Tour Leader: Things We Need to Know and Things They Will Tell Us Anyway

About the things we need to know.

Before a tour starts, I have a to-do list that I go through a few days on beforehand. This is to get back into the being-on-tour mode which is a little different from the I-can-do-whatever-I-want mode. On this list are all the things that I need to do or bring with me while I’m on a tour. To be honest, I could do without this list, since I’ve been doing this for a few years now, but it’s safer to work my way down the list and tick everything off, because I tend to forget things. Sometimes it’s my phone adapter or my hiking shoes, other times I have to ask my taxi driver to turn around because I forgot my passport. Such a waste of time and energy, so it’s better to just stick to my list. Once I’m all set and done, my bags are packed and I’m ready to leave my apartment I travel to the destination of the beginning of the tour, which is usually an airport.

Elske blog3

More than once I have been a teacher, nurse, referee, psychologist, match-maker, waitress, cook, co-driver and shoulder to cry on, to name just a few… And that’s a part I really like about this job. Never a dull moment..

I love taking a group along with me and show them around in a region I call my second home, but while I’m waiting for my group to arrive, I always want to go home. It’s just a feeling and it will go away after the first day, but it’s always there. It makes me feel like a high school student who is about to take a test. A little nervous and not sure about what’s to come or even having this feeling of being unprepared.
Once we’re at the hotel, everybody is checked in and I get together with the group for a first meeting, I’m fine. The high school student is gone and has been replaced by a tour leader who is ready to go! But, is the group ready too and how can I tell? I will spend a lot of time with these people the upcoming weeks, even though I don’t know anything about them.

So, what details or background information do I need of every individual traveler to make a tour a success? Since it’s not a secret I like to make lists I would like to break down the information needed into three categories: compulsory, time and life saving information; handy to know information; and we-have-more-than-enough-time-to-find-out information.

By compulsory, time and life saving information I mean passport, insurance, travel and medical details. The necessity of it depends on the country we travel in, but I always need a list with passport and other personal details like date of birth. Not only to know how many birthday cakes I need to arrange, but also because authorities sometimes want to see this for the silliest reasons at the craziest times. We make long days on a tour, but at some places local authorities even exceed us by knocking on my hotel door at 3 am to check the group members’ details. Together with the insurance details and emergency hotlines these are the details I can’t do without. Insurance details are so important, because when it’s about life or death you’re grateful to have that telephone number of your guests’ insurance company and that you’ve asked everybody about their medical background. Not that I need to know every detail, but if you happen to be allergic to banana’s or rice or that you’re still recovering from last year’s brain surgery, please do tell me.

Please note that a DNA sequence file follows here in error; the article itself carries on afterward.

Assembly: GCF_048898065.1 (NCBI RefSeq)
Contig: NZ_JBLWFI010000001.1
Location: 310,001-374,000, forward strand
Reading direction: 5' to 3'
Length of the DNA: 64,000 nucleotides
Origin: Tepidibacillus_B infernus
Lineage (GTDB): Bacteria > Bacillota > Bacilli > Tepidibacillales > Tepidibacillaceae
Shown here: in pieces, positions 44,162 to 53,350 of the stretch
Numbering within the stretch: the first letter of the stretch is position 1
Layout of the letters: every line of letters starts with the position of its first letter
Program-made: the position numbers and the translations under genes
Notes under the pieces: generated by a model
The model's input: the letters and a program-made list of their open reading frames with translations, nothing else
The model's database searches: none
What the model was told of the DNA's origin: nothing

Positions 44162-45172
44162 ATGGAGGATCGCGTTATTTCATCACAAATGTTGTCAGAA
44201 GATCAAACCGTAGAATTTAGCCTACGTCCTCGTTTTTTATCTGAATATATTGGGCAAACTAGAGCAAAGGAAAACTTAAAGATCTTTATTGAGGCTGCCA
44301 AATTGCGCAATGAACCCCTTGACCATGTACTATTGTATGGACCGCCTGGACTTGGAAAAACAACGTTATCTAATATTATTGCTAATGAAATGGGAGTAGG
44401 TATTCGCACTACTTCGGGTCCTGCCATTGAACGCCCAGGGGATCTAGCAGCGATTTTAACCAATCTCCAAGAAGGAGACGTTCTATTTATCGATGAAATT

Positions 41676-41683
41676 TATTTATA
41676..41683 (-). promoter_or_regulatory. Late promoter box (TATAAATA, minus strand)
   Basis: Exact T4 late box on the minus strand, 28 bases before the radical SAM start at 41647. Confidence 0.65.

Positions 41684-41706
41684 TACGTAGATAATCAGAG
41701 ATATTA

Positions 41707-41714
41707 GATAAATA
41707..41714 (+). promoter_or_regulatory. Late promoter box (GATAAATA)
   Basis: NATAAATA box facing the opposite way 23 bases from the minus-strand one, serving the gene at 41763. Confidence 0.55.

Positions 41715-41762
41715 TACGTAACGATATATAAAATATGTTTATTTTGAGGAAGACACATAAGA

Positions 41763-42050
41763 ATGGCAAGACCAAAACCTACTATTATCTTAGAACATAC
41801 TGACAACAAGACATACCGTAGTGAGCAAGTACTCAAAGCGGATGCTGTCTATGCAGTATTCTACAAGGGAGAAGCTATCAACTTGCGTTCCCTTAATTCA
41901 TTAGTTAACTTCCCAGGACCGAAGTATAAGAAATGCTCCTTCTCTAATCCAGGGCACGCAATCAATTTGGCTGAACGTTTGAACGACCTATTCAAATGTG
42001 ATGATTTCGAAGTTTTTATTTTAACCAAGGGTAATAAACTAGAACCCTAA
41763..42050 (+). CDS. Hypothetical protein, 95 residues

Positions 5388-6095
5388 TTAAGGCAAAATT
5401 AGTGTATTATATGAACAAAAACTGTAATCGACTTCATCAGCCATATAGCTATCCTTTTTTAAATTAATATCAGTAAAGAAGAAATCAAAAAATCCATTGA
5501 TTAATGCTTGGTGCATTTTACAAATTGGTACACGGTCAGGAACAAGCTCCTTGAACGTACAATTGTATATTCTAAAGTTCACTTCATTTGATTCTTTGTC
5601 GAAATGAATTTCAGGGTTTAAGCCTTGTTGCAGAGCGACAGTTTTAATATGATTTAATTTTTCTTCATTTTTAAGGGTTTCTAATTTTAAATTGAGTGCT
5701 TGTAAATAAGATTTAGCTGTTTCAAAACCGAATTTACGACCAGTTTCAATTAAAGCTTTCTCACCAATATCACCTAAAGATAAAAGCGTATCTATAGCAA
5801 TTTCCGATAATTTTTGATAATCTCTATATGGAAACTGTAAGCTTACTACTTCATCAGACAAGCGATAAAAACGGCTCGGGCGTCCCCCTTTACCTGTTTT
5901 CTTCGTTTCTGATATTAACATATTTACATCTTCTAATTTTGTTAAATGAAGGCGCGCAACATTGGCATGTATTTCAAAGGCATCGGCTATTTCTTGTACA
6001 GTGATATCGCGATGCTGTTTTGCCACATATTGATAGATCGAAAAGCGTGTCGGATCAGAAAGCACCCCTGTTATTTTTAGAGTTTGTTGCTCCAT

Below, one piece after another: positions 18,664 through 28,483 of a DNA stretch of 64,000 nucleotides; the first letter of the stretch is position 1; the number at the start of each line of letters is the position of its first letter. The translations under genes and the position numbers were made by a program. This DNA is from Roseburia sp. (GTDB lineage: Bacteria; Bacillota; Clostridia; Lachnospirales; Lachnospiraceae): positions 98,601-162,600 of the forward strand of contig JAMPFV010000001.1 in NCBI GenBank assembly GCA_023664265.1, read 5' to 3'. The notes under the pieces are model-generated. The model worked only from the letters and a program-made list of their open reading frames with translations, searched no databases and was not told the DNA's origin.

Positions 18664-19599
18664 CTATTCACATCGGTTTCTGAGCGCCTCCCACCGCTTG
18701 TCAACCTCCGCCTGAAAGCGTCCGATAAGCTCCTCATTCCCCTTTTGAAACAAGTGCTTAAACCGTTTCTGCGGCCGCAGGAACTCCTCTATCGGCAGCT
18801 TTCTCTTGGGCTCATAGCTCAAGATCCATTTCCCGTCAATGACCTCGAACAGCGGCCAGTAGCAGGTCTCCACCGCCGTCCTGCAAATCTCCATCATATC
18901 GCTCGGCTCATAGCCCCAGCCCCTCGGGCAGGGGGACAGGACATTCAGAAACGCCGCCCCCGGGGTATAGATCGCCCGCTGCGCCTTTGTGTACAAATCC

Handy to know information is the information you can do without, but it is very valuable if you want to understand why travelers react the way they do on a tour. There is a huge difference in the way travelers experience a country in this region when it’s their first time outside Europe or when it’s their tenth time here. Of course you can figure out these things along the way. But to save time, I prefer to ask group members on the first day about their travel experience, why this destination, if they have ever traveled in a group before and if they have traveled with this agent before. This doesn’t take much time, unless they name each and every trip they have been on, but it tells me roughly what questions and comments I will get on the tour that is about to start.

My we-have-more-than-enough-time-to-find-out information is the information you get when you have a chit chat talk with guests. Not necessarily needed to run a good tour, but just fun to know. What they do for a living, their hobbies or what kind of psychological baggage they carry or could dump on you when they pour their hearts out. If you think tour leaders just take travelers along with them on a journey, please think twice. That’s just one part of the job. More than once I have been a teacher, nurse, referee, psychologist, match-maker, waitress, cook, co-driver and shoulder to cry on, to name just a few.

And that’s a part I really like about this job. Never a dull moment. We start off as complete strangers, apart from the occasional familiar face from a previous pre-tour leader life that pops up now and then, but during a tour you get to know each other better and better. While I tend to keep my private life to myself, depending on who asks, I had the most amazing conversations with guests about all kinds of subjects that sometimes had nothing to do with traveling. I am lucky to meet all kinds of people in my groups with all kinds of occupations, hobbies and stories to tell.

Therefor, I am more than happy to take the occasional knock on the door for granted and I will make sure I have all the information hardworking authorities want to see. There will be more than enough time left to enjoy the tour and maybe even a chance to add another job to the tour leader activities.

Now I think of it, I have always wanted to fly a plane…


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